Keep you program coordinator also updated if you have any problems or questions during your stay in Finland. When you are in contact with IIE/IREX, remember to cc your program coordinator in the email.
Get in contact with your local Fulbright program coordinator before any travels!
Grantees cannot travel during compulsory Fulbright Finland events and other engagements. According to the international Fulbright grantee Terms and Conditions, “as a general rule, grantees are permitted a cumulative total of 14 days of personal travel within and outside of the host country, excluding weekends, national and/or religious holidays in the host country, and depending on the host country policies. The Fulbright Commission in the host country may permit more than 14 days of personal travel. The grantee must obtain prior approval for all personal travel from the Fulbright Commission, which may consult with ECA before granting approval.”
- Before making travel plans, talk to your host and make sure that the timing of your travel is suitable for your host in Finland and that it does not negatively impact on your Fulbright project.
- Contact your Fulbright Finland program coordinator well before traveling to inform them about your travel details and to find out whether the travel has any effect on your grant. According to the international Fulbright rules, the grantee must obtain prior approval for all travel from the Fulbright Commission, which may consult with ECA before granting approval. FDAT program participants will additionally need to consult IIE before any travel out of the country.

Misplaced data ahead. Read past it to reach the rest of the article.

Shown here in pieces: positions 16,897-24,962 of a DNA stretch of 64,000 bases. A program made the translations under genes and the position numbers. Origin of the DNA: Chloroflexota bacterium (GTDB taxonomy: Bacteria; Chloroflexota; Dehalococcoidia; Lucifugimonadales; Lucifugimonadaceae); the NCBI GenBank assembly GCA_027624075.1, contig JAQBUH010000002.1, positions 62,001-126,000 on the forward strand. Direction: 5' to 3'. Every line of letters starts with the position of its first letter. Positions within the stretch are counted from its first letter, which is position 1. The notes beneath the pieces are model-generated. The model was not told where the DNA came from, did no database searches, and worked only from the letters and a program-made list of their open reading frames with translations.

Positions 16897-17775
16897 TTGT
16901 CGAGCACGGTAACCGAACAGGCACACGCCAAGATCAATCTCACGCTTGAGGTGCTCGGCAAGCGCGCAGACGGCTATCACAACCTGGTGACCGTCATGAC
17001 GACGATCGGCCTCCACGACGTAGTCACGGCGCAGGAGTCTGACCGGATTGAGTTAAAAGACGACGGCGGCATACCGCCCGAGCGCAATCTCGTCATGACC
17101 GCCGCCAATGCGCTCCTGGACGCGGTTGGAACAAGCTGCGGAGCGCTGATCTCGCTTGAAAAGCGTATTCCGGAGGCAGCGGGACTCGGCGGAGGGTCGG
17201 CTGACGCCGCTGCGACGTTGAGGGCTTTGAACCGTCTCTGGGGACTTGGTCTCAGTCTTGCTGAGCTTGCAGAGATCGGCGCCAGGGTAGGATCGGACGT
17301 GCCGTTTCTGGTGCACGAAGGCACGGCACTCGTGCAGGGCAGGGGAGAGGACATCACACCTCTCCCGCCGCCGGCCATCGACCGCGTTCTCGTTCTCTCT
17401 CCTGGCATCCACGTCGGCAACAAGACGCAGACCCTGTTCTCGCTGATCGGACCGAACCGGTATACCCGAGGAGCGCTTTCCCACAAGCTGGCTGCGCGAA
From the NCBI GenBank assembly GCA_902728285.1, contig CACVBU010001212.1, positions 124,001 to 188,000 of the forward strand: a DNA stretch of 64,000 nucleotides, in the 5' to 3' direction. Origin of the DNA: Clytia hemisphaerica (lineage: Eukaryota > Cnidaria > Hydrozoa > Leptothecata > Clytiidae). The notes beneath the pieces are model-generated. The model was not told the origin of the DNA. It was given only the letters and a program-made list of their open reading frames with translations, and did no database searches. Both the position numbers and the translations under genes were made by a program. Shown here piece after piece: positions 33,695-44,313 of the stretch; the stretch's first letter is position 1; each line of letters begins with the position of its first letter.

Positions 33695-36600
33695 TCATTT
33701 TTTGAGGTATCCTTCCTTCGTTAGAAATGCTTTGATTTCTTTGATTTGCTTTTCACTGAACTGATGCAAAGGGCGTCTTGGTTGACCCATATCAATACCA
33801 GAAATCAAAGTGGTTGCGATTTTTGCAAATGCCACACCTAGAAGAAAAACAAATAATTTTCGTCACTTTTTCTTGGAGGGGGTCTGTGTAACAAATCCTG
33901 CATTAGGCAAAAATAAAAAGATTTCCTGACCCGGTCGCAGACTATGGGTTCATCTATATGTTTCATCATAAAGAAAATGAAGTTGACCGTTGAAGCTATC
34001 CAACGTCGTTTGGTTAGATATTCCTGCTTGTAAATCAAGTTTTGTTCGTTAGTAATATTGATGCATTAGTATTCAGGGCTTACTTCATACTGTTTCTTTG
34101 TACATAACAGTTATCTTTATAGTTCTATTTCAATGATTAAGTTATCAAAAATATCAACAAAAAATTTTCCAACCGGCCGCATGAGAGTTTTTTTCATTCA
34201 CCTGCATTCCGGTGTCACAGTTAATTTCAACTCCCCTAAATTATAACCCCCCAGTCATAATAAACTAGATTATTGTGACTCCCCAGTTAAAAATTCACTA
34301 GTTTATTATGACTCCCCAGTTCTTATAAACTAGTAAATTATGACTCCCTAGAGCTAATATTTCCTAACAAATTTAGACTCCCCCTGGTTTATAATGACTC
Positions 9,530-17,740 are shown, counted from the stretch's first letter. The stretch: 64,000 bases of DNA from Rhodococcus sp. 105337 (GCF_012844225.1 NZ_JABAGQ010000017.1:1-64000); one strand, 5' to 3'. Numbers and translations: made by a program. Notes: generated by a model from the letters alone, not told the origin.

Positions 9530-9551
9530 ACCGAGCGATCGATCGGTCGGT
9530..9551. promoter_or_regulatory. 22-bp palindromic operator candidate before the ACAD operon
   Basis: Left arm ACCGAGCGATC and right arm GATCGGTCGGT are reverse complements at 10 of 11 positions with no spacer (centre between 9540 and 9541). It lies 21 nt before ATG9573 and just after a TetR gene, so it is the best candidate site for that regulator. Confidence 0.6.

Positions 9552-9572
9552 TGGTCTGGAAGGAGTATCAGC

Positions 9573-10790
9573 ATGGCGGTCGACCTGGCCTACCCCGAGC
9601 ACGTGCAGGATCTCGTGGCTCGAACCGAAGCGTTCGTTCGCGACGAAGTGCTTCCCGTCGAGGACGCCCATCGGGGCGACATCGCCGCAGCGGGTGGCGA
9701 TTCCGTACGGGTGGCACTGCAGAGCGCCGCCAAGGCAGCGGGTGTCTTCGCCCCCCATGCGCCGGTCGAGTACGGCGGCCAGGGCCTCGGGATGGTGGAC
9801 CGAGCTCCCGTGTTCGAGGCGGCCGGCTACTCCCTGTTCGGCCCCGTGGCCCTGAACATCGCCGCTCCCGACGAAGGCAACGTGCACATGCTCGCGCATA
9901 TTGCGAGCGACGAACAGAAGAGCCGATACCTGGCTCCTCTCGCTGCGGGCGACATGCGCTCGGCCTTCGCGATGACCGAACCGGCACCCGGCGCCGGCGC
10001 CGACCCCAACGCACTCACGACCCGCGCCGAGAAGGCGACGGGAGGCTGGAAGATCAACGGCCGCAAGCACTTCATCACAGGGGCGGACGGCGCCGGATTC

- Inform your Fulbright Finland program coordinator the exact dates of your travel, the destination and your contact information while traveling. Fulbright Finland is required by the U.S. Department of State to be aware of grantees’ whereabouts.
If your travel is not Fulbright-related, your ASPE insurance will not be valid during the travel and you must acquire other insurance. If the travel is a combination of Fulbright-related and personal travel, Fulbright Finland needs to consult IIE and U.S. State Department to determine the effect on ASPE coverage.
Be sure to check the visa requirements of the country you will visit.
Travel in European countries
U.S. citizens can travel to most European countries as tourists usually for a maximum of 3 months, based on European Union regulations or Schengen Convention. Please note that the European Union and the Schengen area are two different zones and include different countries. Before planning travel to other European countries, always check the traveling regulations for U.S. citizens with the country’s immigration officials. Do take your passport and residence permit along when traveling inside Schengen or EU area.